Shaun Murphy has shared his views on the ongoing standoff between the so-called Macau Five and the World Snooker Tour.
It was revealed earlier this week that five high-profile players had agreed to compete in an unsanctioned event in Macau later in October.
The quintet comprised world champion Luca Brecel, four-time Crucible winners John Higgins and Mark Selby, and former ranking event champions Ali Carter and Thepchaiya Un-Nooh.
It prompted an aggressive response from the World Snooker Tour, which released a statement outlining that, if they continued to participate, those involved would be in breach of their players’ contract.
That is because the Macau event was scheduled to clash with the venue stages of the Northern Ireland Open on the sanctioned WST calendar.
As it happens, it was reported on Thursday that the Macau promoters have duly made the decision to postpone their event.
But while that might provide a temporary solution, the greater question remains as to whether or not WST has the right to restrict the earning potential of any player.
Shaun Murphy had an opportunity to give his two cents on the controversial topic during the latest episode of his podcast.
“I understand it from both points,” Shaun Murphy said on the onefourseven Snooker Podcast alongside Phil Seymour.
“Obviously having sat on the board of the WPBSA, having chaired the former Players Commission and fought very hard for players rights in the contracts and reviews that we’ve had through the seasons, for issues like this I do see it from both sides of the fence.”
“I do believe, for what it’s worth, that as professional snooker players – and self-employed tradespeople, for want of a better phrase – (we) should be allowed to play in whatever tournament we like, whenever we like.
“But that isn’t the case, and when you sign up to play on the WST, you agree to the terms of the players’ contract, or not.
“Part of those terms and conditions is that you cannot play in events that conflict with the World Snooker Tour – certainly if they are unsanctioned.
“You can’t get involved in these activities that diminish, or are seemed to diminish, WST’s product.
“World Snooker Tour own the commercial rights to professional snooker, so if that is taking place, the promoters of these new events have to pay a sanction fee to WST.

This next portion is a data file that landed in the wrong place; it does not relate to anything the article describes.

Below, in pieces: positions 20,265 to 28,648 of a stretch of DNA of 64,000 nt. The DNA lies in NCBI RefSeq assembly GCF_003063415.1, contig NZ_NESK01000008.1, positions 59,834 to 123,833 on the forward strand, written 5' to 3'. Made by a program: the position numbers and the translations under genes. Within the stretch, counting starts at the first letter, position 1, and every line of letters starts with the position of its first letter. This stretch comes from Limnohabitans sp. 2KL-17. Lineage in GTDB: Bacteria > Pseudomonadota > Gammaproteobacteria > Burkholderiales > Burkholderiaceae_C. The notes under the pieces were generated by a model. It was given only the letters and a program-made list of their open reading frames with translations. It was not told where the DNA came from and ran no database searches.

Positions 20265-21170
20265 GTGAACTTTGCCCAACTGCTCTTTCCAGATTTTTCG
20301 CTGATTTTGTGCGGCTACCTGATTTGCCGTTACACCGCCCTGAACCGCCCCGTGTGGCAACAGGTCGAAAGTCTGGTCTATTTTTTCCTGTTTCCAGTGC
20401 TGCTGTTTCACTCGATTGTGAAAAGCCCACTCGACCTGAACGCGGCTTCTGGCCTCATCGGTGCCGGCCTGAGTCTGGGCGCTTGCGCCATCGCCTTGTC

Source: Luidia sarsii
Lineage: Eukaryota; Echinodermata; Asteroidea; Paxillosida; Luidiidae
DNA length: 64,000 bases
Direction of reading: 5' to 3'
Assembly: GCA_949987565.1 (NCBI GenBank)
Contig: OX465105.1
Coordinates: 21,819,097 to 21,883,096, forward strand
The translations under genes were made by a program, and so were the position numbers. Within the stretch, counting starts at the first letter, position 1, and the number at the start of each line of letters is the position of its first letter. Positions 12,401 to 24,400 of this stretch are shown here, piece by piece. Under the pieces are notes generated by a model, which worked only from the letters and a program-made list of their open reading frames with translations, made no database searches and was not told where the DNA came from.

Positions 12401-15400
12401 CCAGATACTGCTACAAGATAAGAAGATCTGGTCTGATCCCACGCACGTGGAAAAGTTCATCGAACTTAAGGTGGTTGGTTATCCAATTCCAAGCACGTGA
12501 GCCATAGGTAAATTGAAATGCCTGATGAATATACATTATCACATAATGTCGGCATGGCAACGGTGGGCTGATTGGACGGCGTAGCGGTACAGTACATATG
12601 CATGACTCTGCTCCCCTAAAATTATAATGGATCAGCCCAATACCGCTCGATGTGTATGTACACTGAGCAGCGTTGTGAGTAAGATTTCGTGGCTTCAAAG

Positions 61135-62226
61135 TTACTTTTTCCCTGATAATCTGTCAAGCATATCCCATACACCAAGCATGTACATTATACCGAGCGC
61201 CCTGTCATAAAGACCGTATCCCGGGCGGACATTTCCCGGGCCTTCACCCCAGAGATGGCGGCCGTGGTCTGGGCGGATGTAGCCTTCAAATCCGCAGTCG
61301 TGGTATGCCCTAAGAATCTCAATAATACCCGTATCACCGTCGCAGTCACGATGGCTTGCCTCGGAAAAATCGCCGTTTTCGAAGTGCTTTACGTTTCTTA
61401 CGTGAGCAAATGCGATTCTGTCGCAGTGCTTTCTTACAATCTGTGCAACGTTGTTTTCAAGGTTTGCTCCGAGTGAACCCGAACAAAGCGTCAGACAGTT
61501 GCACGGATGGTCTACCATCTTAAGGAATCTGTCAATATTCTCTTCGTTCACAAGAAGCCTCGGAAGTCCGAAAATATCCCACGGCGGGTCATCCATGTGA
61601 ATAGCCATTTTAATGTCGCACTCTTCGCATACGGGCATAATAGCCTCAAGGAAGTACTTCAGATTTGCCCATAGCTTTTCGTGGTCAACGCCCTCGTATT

“Without that sanction, we’re not allowed to compete in them – it’s as simple as that.
“So the Macau Five, from my point of view, are clearly in breach of their players’ contracts.
“That’s a sad state of affairs that they are either aware of, or they are certainly about to become aware of it.
“How they get out of this position, I don’t know. And whether they should be is another question.
“As I say, my primary position is to try to negotiate freedom of activity for professional players.
“You know, we’re not employees of WST, we’re not employed by Matchroom, and it has always seemed overly onerous on their part to restrict us in this manner.
“But we’ve negotiated the contract to where it is, you sign it in good faith, and if WST didn’t keep up their end of the bargain, we’d all be up in arms.
“So for the Macau Five to stick two fingers up and do what they want seems slightly unfair as well. It’s going to be interesting to see how it all pans out.
“There’s been two or three exhibition events out in China since the summer – I’ve been invited into them all.
“It’s not a small amount of money that you’re offered to go.
“I mean, just to give you some clarity, to earn more money in the Northern Irish Open than what I was offered to go, let alone what I might have won, you’d have to get to the final (in Belfast).
“From a player’s point of view trying to earn money, I can understand why players would go.
“There’s no stress, it’s not a tournament really – it’s an exhibition event, you get flown out and looked after like a rock star.
“You get all the red carpet laid out for you everywhere, all of your expenses are paid, and you’re given an appearance fee worth more than the runners-up cheque at the Northern Irish Open.
“So I get it. It’s very, very difficult, and if it were up to me they wouldn’t get a sanction.
“If it were up to me, we should be able to do what we want. We should be able to play when we want to play and wherever we want to play.
“It should be up to the promoters, of which WST are one of, to make their product as good as they possibly can.
“WST need to ask themselves why some players are preferring to go to Macau than go to one of their prestigious events.
“However, these players will be sanctioned I’m sure, and Barry Hearn came out fighting, didn’t he?”
Hearn certainly did, with the former WST chairman responding in a remarkable fashion that only served to fuel an already well-lit fire.
“All of these players going to Macau are just selling their souls and themselves down the river for an extra few quid,” Hearn said, as quoted by the Mirror.
“I am disappointed in how selfish they have been, and how small-minded.”
“I expect these five will be referred for disciplinary action by WST. And then we’ll see whether they get fined, banned or thrown out.”
The irony of Hearn’s comments that the players were allegedly “selling their souls….for an extra few quid” was lost on nobody, given the promoter’s lifelong dedication to serving his own financial interests.
It’s fair to say that tensions within the game are high at present.
Featured photo credit: WST